Sugar is one of the most readily available and addictive substances in the world.
A recent study found that sugar is more addictive than cocaine, one of the most addictive and harmful substances in the world. It turns out that consuming sugar causes a similar chemical reaction in the brain and and endocrine system. Sugar actually acts on the same receptor sites in the brain as illicit drugs do. No wonder we are so easily hooked on sugar!
The average American eats over 130 lbs of sugar per year. Getting too much of it in your diet can be disastrous.
It can work to slow metabolism, increase fat storage & cause weight gain, contribute to fatigue, cause bloating, and it can also set the stage for several chronic diseases including hypertension, diabetes, and cancer.
You may think that you don’t eat much sugar, but sugar can be sneaky.
It doesn’t just hang out in the junk food aisle, it is found in healthy foods too. Foods don’t necessarily have to taste sweet to contain sugar. Oats, legumes, raw nuts, and even green non-starchy veggies all contain sugar. It is virtually impossible to cut out sugar entirely. So what’s a health-conscious consumer to do? Unless you eat an all-meat all the time diet (which I don’t recommend), you are inevitably going to be getting some sugar in your diet. The key is to get the majority of sugar in your diet from natural, whole food sources and cut back on added sugars.
Here are my top tips on how to kick the sugar habit for good:
This is the fastest, most effective way to rid yourself of a sugar addiction. Many people do not realize the amount of sugar they are consuming nor do they realize they are addicted to it! By cutting out sugar through a cleanse, you stop the cycle in its tracks and the physical cravings dissipate quickly. You also nourish your body better by replacing the empty calories from sugar with nutrient-dense calories from whole foods which makes for a healthier, happier you!
Retrain Your Taste Buds
Just like any addiction, the more you feed it, the worse it becomes. The more sugar you eat, the more you will crave it. With time, you can actually train your taste buds to enjoy foods less sweet. If you are unable to go completely cold turkey, just cut back as much as possible. Some people are more successful with a gradual process, taking baby steps. Start by eating more fruits and vegetables. Drink extra water. Use fewer processed foods, which hide loads of sugar. If you add sugar to foods like coffee or cereal, start by reducing the amount by half and continue to cut back gradually until you don’t add any. Cut back a little more each week. After a few weeks, you'll be surprised at how little you miss it.
Watch Out for Hidden Sugar
Ideally you should avoid packaged foods all together, but if you ever do purchase these items, you need to become an avid label reader. Most packaged foods are full of additives, including sugar, so do your best to avoid them at all costs. The following list has 28 of the different names for sugar that can show up in an ingredients list (sneaky indeed!).
Confectioner’s sugar Cane sugar
Corn sugar Corn syrup Corn syrup solids Dextrose
Evaporated cane juice Evaporated cane sugar Evaporated corn sweetener Fructose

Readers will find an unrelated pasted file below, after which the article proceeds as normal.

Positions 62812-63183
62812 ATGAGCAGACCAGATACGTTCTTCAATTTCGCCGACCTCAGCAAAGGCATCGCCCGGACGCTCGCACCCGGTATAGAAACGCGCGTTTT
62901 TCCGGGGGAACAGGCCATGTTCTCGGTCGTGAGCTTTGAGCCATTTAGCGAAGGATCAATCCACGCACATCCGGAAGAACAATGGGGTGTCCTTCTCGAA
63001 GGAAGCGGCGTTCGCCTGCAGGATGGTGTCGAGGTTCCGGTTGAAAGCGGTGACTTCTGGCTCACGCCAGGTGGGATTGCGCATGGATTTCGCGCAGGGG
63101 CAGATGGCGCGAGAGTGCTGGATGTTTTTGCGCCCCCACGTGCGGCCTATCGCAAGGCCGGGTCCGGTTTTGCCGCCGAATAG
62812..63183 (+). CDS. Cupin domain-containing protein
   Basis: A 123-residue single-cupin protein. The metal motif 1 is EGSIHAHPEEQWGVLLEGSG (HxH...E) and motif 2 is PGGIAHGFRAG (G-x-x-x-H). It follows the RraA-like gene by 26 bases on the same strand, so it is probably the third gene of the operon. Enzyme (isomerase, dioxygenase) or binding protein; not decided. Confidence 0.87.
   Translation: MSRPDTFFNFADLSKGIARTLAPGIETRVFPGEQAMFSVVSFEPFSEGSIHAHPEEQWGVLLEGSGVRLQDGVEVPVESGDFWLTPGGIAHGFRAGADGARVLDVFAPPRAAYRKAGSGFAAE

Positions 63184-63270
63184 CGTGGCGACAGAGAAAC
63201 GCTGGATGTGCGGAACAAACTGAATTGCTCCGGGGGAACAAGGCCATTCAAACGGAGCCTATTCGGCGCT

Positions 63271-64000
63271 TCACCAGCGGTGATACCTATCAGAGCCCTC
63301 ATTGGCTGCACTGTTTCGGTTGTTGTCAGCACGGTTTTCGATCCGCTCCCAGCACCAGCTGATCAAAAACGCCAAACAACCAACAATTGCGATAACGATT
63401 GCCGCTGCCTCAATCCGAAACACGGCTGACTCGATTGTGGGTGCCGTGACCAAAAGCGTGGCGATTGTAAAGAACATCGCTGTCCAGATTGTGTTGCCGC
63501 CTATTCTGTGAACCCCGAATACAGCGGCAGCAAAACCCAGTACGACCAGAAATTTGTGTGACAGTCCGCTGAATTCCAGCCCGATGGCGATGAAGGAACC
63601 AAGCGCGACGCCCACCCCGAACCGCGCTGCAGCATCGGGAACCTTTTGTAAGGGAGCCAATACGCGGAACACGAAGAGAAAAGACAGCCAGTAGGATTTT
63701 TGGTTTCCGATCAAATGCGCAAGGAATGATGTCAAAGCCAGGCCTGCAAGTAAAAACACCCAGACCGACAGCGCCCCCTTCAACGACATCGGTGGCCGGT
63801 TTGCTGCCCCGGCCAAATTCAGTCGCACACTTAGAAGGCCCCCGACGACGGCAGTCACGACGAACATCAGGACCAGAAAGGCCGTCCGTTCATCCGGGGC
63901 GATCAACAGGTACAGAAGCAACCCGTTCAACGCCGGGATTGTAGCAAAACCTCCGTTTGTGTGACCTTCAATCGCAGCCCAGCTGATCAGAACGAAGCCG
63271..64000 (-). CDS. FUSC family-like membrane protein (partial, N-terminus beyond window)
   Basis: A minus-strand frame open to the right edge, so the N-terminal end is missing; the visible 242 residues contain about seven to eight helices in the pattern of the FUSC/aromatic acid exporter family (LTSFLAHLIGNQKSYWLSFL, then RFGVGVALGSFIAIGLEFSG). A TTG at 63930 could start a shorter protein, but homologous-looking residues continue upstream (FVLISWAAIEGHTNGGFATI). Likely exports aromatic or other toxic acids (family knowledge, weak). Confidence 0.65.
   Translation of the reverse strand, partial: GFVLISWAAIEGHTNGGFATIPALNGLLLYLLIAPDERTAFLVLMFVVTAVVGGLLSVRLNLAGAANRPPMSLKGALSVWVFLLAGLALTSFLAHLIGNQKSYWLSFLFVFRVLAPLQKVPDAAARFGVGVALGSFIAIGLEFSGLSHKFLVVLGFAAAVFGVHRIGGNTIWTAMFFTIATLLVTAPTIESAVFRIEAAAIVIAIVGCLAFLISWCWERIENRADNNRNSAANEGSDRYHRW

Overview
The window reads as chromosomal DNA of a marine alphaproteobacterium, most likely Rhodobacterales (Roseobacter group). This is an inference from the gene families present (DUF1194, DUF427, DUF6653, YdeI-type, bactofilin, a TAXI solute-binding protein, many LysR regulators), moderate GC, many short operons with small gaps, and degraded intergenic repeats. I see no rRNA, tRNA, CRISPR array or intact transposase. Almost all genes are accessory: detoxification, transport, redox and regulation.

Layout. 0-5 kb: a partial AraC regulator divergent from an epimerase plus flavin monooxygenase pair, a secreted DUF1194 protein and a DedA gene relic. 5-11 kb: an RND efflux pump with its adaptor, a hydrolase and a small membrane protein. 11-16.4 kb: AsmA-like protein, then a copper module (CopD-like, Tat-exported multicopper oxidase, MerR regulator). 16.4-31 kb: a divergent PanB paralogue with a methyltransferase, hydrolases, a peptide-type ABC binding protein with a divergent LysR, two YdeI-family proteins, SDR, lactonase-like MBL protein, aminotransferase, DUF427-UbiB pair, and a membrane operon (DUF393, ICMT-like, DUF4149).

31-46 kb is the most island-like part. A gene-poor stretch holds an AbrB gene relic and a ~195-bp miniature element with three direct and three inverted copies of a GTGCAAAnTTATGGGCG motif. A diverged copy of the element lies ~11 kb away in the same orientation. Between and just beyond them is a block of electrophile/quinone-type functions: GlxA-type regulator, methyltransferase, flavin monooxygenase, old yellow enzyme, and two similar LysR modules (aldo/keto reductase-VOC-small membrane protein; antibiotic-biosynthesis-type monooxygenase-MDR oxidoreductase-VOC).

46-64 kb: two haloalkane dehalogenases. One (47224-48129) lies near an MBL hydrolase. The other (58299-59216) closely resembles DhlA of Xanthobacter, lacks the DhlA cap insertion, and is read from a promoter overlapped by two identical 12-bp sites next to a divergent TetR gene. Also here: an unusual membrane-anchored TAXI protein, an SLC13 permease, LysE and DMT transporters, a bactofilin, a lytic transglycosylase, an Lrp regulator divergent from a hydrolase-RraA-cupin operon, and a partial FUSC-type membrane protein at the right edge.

Fruit juice concentrate Granulated sugar High fructose corn syrup Honey
Invert sugar Lactose Maltose Maltodextrin
Malt syrup Maple syrup Molasses Nectars
Pancake syrup Raw sugar Turbinado sugar Sucrose
When buying packaged foods, look for short ingredients lists with items you can pronounce. If you don’t know what an ingredient is, it’s likely your body doesn’t either! If sugar is one of the first 3 ingredients, think twice about purchasing that food. Ingredients are listed in descending order according to weight- so the ingredients at the top of the list make up a higher percentage of the product.
Choose foods that are naturally sweet
To satisfy a sweet tooth, reach for fresh fruit. In addition to providing that sweet taste you are looking for, you’ll also be getting some hydration from the water content, as well as some fiber, vitamins, and minerals to nourish your body. Instead of sugar, try using (unsweetened) applesauce or sliced banana to sweeten your oatmeal. If you need some extra sweetness in your smoothie, try adding dates.
Focus on Flavor
If you are looking to add depth of flavor to your foods, choose herbs and spices rather than adding sugar. For example, instead of adding brown sugar, try sprinkling cinnamon on your sweet potato. Marinara sauce goes well with the addition of fresh basil, oregano, and garlic.
Timing is Key
The best time to indulge in a little something sweet is within 20-30 minutes after a hard workout. Studies show that during this window of time, your body is more efficient at processing and utilizing the sugar in foods. Make sure to pair with a lean protein to prevent blood sugar spikes and aid in muscle tissue building and repair.
Be Suspicious of Substitutes
When trying to cut back on sugar or calories, it may be tempting to reach for a zero-calorie artificial sweetener. But besides simply being a lab-created chemical concoction, sugar substitutes don’t really help to curb cravings at all. Studies show that while sugar substitutes don’t necessarily make you eat more (which is still being debated), many individuals reported sugar cravings and a need for more food after consuming so-called “diet” foods containing artificial sweeteners. Additionally, they reported that once they cut back on artificial sweeteners, cravings decreased and it was easier to resist sweet indulgences and lose weight.